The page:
There are still some deep turns to enjoy in the northern mountains following the last storm, but the snow is settling. As of today and this weekend, a few mountains will start spinning their lifts with limited terrain. The next chance for natural snow will be on Saturday with a few flakes, later next week, and then ... perhaps we'll need to wait until the end of the month for a significant storm.
Warren Miller’s 68th Film
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Short Term Forecast
Since I've been talking about it for a few days, it shouldn't surprise you to learn that we don't have much snow in the forecast.
However, if you want to ski pow, there is still some to be had.
This photo was from the far northern mountains, which is the area that received the most snow from the recent storm.
The good news today is that Copper, Breckenridge, and Keystone are opening (with very, very limited terrain). Wolf Creek is also going to spin some lifts over the weekend. This is in addition to Loveland and Arapahoe Basin which have been open for some time.
It's fun to see mountains opening, but of course, to open more terrain, we need more snow and more cold weather for snowmaking. Unfortunately, I do not see any significant storms or times of very cold air between now and at least November 20-25th.
The northern mountains should see a few flakes and cooler temperatures on Saturday, and then temperatures should cool once again later next week. These cooler readings will help with snowmaking, but they will not lead to massive terrain openings.
I am searching as hard as I can to find when our dry weather may switch to snowy weather. My best guess is that this could happen no earlier than late in November, and perhaps closer to early December. Weather forecasts 3-6 weeks into the future are not very accurate, so I have no ability to tell you exactly what day or even what week we might see a pattern shift.
If and when the pattern does shift, we'll need a solid two-ish weeks of cold and snow to open a lot of terrain. There have been times in the past 10 seasons when the winter started out slow, like this year, then the snow started in early-to-mid December and didn't stop for many weeks. I hope that's what we'll see coming up in December, but of course, there's no guarantee.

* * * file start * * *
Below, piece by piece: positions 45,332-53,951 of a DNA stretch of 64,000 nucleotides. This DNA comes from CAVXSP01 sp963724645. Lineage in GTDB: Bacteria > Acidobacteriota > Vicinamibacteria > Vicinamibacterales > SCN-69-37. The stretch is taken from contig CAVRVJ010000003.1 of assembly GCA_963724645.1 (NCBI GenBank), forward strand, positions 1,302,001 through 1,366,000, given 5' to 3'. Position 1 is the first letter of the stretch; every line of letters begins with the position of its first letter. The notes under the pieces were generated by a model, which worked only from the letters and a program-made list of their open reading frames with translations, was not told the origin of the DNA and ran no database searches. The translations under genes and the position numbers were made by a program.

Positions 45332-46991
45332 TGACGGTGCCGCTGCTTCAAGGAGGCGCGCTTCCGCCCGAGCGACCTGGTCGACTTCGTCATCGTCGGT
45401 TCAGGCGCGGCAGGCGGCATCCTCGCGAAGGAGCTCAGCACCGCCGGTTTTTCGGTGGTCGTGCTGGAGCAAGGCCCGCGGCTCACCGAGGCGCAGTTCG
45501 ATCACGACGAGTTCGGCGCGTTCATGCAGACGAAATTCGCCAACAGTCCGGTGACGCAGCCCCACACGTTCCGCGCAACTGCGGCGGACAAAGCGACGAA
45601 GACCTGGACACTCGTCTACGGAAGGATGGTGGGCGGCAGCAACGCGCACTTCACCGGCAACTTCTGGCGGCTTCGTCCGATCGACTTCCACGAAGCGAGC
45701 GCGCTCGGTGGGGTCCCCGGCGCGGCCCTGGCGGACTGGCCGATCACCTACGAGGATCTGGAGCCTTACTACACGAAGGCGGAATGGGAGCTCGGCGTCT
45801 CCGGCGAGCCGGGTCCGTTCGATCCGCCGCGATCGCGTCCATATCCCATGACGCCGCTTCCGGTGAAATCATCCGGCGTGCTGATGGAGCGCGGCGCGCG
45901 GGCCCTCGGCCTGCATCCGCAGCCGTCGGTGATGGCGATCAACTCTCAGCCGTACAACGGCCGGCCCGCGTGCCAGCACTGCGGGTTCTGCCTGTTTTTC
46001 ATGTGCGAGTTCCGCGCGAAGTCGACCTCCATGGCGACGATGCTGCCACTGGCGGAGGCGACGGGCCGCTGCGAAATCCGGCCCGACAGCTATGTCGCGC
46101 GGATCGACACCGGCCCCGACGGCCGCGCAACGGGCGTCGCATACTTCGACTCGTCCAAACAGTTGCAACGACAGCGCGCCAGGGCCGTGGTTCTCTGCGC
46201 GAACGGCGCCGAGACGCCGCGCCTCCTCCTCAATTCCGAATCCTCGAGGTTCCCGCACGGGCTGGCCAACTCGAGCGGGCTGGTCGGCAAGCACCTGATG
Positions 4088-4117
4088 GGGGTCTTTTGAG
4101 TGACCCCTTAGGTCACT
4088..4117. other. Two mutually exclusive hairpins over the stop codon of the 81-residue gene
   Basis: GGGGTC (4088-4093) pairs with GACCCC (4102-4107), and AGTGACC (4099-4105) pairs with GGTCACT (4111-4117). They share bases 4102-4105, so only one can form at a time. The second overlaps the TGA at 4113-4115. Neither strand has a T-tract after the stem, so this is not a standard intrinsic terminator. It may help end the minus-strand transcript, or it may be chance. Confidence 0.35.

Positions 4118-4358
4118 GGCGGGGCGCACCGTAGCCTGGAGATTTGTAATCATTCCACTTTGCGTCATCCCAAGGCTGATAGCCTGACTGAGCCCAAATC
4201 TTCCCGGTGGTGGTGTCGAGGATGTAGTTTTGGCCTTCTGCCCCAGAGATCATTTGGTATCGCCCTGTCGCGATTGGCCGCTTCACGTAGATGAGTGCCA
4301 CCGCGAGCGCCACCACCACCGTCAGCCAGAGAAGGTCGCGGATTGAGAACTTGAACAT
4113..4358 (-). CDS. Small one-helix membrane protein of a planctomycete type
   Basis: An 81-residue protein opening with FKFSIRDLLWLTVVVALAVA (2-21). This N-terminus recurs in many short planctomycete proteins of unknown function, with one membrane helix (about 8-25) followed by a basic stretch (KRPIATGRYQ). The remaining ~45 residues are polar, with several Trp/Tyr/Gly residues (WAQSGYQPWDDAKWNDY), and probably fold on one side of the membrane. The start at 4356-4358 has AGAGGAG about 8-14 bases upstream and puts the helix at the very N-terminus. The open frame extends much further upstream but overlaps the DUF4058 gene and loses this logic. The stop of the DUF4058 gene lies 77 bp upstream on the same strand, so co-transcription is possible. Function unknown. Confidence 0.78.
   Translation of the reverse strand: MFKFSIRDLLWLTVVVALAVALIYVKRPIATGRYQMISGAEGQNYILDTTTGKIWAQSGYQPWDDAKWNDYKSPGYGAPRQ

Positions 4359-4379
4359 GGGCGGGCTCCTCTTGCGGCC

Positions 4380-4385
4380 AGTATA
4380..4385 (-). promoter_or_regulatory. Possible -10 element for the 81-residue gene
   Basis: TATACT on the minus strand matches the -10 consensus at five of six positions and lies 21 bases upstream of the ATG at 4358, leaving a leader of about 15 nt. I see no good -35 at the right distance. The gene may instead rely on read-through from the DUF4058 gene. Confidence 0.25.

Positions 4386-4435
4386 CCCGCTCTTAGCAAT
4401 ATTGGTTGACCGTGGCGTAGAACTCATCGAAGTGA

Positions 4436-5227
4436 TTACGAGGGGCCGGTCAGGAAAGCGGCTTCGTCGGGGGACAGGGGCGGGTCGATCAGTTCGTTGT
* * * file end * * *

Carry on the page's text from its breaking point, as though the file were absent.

A few folks have been emailing me to ask about my thoughts about how much terrain will be open over the next couple of week. Here's a shout out to Chase and his dad in Tennessee who are nervously watching the forecast for late November!
The answer about how much terrain will be open depends on when the pattern changes. When the pattern does change, it'll take 10-20 days for the snow to pile up and a lot more terrain to open.
I'll keep my eye on every model I can find, including the 45-day forecast from the European model and the CFSv2 model. But I have little trust in any model beyond about 10-15 days ... beyond that, it's nearly a guess.
My advice at this point is not to panic. Get in shape, take what the weather gives you, hike for turns if you're excited to get out there, enjoy a few groomed runs at the resorts if that's your thing, and know that you will ski pow this winter – it just might take longer than we want to arrive.
Thanks for reading!
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- Bristol Brewing, 1604 S Cascade Ave, Colorado Springs, CO 80905
- My talk will start at 630pm
- Hosted by The Mountain Chalet, a local outdoors shop
I am giving a talk in Denver on Thursday, November 16th.
- Denver Athletic Club, 1325 Glenarm Street, Denver, CO 80204 (Centennial Room, 3rd floor)
- Doors open at 600pm, talk starts around 630pm
- $5 at the door pays for a beer and snacks, cash bar as well
- Parking available in the DAC garage for $5
Steamboat, Granby, Beaver Creek, Vail, Ski Cooper, Copper, Breckenridge, Keystone, Loveland, Abasin, Winter Park, Berthoud Pass, Eldora, Rocky Mountain National Park, Cameron Pass
Along the Divide
Loveland, Abasin, Winter Park, Berthoud Pass
East of the Divide
Eldora, Echo, Rocky Mountain National Park, Cameron Pass
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